WASHINGTON — The U.S. Environmental Protection Agency (EPA) has announced the award of two Great Lakes Restoration Initiative grants, to the cities of Racine and Milwaukee, to fund green infrastructure projects to improve water quality in Lake Michigan, according to a press release.
Racine received a $250,000 grant, noted the release, to be used in combination with funding from the City ($101,190) and the Fund for Lake Michigan ($167,100), to construct green infrastructure projects in two city parks on the shore of Lake Michigan and install a series of bioswales and bioretention basins to capture and filter stormwater before it is discharged into the lake.
Milwaukee received a $1 million grant, reported the release, to be used in combination with $2.1 million in city funding, to install porous pavement that will filter stormwater and reduce the amount of untreated runoff discharged to the Kinnickinnic, Menomonee and Milwaukee Rivers that flow into the Milwaukee Estuary Area of Concern and Lake Michigan.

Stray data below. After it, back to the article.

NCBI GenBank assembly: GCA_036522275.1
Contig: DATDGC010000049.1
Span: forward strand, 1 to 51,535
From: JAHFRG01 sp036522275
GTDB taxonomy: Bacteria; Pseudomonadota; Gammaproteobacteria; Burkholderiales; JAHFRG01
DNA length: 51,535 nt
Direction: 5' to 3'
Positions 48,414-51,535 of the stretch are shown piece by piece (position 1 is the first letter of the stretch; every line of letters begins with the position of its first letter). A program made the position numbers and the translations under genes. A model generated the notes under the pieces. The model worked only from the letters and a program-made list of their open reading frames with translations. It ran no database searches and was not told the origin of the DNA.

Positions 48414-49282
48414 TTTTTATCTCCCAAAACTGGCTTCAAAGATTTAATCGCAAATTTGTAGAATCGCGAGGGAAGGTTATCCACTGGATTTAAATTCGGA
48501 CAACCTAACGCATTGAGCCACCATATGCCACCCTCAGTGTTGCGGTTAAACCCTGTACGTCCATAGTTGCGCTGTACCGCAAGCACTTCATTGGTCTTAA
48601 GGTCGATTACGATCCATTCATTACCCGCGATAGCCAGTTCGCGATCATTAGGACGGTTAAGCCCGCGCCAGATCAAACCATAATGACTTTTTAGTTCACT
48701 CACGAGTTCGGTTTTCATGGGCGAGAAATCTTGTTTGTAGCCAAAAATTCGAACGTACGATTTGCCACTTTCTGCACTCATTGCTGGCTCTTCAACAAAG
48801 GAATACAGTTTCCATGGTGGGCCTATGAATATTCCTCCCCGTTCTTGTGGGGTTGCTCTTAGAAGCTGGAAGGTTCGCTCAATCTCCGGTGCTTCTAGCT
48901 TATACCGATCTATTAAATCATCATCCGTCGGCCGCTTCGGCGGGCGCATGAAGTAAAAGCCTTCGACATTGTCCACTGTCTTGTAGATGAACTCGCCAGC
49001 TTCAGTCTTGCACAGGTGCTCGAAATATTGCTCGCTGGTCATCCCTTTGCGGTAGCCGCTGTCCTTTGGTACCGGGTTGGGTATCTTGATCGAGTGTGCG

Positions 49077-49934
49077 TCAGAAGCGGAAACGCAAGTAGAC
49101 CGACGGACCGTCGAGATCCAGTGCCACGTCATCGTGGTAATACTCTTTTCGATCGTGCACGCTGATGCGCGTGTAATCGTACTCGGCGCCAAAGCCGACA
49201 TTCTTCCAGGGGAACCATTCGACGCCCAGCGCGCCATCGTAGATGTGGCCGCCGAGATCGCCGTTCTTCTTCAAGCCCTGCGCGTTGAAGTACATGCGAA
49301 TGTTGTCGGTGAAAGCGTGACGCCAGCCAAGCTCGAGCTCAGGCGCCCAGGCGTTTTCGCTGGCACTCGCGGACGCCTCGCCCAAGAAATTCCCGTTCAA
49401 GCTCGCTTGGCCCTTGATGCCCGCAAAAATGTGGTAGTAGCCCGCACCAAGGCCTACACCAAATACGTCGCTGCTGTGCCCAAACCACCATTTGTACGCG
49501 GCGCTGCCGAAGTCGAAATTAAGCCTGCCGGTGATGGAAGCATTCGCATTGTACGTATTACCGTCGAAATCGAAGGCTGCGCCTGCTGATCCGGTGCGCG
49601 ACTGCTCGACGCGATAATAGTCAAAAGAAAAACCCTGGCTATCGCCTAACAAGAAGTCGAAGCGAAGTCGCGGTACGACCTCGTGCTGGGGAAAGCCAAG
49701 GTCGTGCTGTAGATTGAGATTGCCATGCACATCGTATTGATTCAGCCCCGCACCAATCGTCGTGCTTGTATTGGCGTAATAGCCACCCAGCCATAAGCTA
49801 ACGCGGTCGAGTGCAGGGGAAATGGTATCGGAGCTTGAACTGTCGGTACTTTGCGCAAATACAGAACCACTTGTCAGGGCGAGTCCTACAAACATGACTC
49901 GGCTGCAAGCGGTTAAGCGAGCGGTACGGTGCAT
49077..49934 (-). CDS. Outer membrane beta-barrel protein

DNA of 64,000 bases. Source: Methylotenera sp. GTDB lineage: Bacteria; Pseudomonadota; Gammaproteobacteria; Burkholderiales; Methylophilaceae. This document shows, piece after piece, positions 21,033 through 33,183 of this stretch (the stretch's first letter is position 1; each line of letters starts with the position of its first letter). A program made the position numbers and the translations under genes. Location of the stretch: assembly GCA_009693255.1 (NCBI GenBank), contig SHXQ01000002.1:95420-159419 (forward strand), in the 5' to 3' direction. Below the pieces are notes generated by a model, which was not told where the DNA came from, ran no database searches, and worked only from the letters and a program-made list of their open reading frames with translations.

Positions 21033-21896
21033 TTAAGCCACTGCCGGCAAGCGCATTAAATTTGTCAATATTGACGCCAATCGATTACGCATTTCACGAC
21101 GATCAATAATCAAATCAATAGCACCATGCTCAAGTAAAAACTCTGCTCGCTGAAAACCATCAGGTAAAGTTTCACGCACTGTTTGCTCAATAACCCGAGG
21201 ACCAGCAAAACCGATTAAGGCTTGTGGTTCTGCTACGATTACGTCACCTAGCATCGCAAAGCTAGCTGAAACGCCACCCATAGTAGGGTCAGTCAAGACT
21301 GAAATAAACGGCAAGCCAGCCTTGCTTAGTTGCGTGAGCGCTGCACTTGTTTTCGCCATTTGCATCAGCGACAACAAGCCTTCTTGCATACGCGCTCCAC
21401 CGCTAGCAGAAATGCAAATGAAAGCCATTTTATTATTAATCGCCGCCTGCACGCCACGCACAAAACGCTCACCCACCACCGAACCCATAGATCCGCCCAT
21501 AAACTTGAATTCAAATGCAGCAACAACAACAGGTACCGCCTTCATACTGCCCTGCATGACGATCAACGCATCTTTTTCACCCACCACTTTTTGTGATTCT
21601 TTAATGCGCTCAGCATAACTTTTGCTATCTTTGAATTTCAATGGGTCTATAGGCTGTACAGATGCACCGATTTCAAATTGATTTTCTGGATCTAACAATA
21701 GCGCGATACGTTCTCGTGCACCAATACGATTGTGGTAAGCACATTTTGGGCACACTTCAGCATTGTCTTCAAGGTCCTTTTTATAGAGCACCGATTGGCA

“[Racine and Milwaukee] will use this EPA Great Lakes Restoration Initiative Shoreline Cities Green Infrastructure grant to prevent storm water from carrying contamination into Lake Michigan,” said Great Lakes National Program Manager Susan Hedman. “These green infrastructure projects will also help protect against flooding during more frequent and intense storms which may occur as a result of climate change.”
According to the release, the two cities are two of 16 cities to receive funding in the initial round of EPA’s new Great Lakes Restoration Initiative Shoreline Cities grant program, which can be used to fund up to 50 percent of the cost of green infrastructure projects on public property.